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Is Gleevec Really Cancer's 'Magic Bullet' Cure?

For decades, medical science has developed new treatments and medications to battle cancer, cautiously hoping that somewhere out there lies a "magic bullet"--a cure. Several weeks ago, for a time, it seemed that one might have been found. But this is all part of the highs and lows of the hi-tech war on cancer.

"Initially it gave me a year and a half of life that I would not have had," says Carol Stuckey.

In 1999, Carol Stuckey was given just a few months to live. The blood cancer she'd battled for years--chronic myelogenous leukemia or CML--had decimated her body. In a last-ditch attempt to buy some time, Carol's doctors gave her an experimental new cancer drug called Gleevec.

"So my big goal was to see my daughter graduate from high school, and my daughter graduated just last month," says Stuckey.

Unlike other cancer drugs that poison every cell in an attempt to kill the cancerous ones, Gleevec works like a smart bomb--targeting just the cancer. For Carol, the results were dramatic.

"When I started Gleevec, I was back to running around and tending to my family and living a normal life again," says Stuckey.

The Food and Drug Administration (FDA) rushed to approve Gleevec. The media heralded it as a "miracle drug." Scientists were bubbling about its potential application for other cancers. But as expectations rose to stratospheric heights, suddenly bad news: Carol Stuckey's cancer was back.

"It was devastating--very disappointing," says Stuckey.

And Carol wasn't the only one. As more results became public, some said Gleevec was not the "magic bullet" many people had first thought it. Still, the drug's developers stand by its benefits--saying that while it is very effective in treating early stage CML--in later stages, the disease can overwhelm the drug.

"Right now when we treat patients with high doses of chemotherapy it doesn't work well at all. Gleevec works in over half the patients in this advanced phase of the disease and in over 20 to 30% we've even seen durable responses," says Dr. Brian Druker, of Oregon Health Sciences University.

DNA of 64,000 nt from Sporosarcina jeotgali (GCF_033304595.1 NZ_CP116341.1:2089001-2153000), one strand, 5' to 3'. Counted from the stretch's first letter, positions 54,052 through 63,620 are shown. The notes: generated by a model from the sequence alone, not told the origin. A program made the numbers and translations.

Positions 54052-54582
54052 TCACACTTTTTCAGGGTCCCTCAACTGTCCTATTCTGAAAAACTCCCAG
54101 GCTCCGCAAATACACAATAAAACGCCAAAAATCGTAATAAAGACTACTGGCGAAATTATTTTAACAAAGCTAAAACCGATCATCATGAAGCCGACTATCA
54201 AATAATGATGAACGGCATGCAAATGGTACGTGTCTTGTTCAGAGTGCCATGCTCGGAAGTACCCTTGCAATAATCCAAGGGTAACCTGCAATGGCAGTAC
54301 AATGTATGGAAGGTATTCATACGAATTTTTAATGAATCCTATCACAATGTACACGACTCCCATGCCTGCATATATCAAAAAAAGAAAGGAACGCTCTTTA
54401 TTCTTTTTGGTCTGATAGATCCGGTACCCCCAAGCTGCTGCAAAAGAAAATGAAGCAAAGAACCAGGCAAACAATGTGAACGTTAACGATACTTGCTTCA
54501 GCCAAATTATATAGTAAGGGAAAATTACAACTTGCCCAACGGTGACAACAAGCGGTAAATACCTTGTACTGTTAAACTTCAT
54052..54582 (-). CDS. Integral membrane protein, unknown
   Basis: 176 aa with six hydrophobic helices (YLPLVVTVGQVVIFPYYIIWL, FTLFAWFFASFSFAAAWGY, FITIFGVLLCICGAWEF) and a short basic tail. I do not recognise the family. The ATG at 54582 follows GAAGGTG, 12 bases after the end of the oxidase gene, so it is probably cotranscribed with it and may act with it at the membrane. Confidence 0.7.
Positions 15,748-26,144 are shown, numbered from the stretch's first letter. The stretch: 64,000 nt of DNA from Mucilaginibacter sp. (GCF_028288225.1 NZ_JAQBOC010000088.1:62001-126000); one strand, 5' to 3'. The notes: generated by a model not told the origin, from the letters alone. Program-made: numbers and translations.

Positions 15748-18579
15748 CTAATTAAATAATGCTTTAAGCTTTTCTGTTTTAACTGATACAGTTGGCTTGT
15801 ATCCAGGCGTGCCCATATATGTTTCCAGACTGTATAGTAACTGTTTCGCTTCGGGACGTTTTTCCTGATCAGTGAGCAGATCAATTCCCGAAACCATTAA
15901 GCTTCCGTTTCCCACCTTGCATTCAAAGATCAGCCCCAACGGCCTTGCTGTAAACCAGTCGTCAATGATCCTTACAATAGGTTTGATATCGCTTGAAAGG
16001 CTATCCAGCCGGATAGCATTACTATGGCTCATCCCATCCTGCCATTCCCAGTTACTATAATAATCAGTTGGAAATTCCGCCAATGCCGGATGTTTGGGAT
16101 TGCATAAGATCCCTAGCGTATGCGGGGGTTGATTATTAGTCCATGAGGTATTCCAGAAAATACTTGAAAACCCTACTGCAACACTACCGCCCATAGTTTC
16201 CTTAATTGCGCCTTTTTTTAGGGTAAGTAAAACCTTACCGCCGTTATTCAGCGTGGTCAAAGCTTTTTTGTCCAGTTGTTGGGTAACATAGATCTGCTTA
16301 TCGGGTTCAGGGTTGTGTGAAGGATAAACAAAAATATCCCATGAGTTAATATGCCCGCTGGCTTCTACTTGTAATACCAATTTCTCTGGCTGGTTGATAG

Bob Ferber is among that 20 to 30% that saw a lasting effect from Gleevec. Like Carol Stuckey, Ferber was close to death and out of options when he began treatment. Doctors were quite clear that the effects might not last.

"I'm back at work. I'm playing with my animals. I'm doing more work. I have more energy than I know what to do with," says Ferber. "They kept warning me that it looks like about 3 months after taking the drug I will relapse. But 3 months went by and 6 months went by and 9 months went by and before you knew it, it was a year and that was last February was a year and I was still doing very well."

Doctors aren't sure why some patients in the late stages of CML respond better than others, but they hope by evaluating cases where Gleevec fell short they can figure out how to make it work even better.

"What we're finding out now is hy some of these patients relapse, and again, that gives us great optimism that when we understand why patients relapse we'll be able to very intelligently treat them to prevent that relapse," says Druker.

Dr. George Demetri of the Dana-Farber Cancer Institute adds, "We hope to test probably 50 different diseases in the next 3 months."

Demitri believes that despite some setbacks, Gleevec's "smart bomb" approach to treating cancer has huge potential for a whole line of new drugs.

"The excitement here goes well beyond Gleevec and how we'll learn from this experience and move forward the whole field of drug development," says Demetri.

Though her own treatment options are now severely limited, Carol Stuckey has faith that her case will help others.

"I think our contribution is that they'll go further with the research and help people like myself and maybe even myself hopefully in the near future," says Stuckey.
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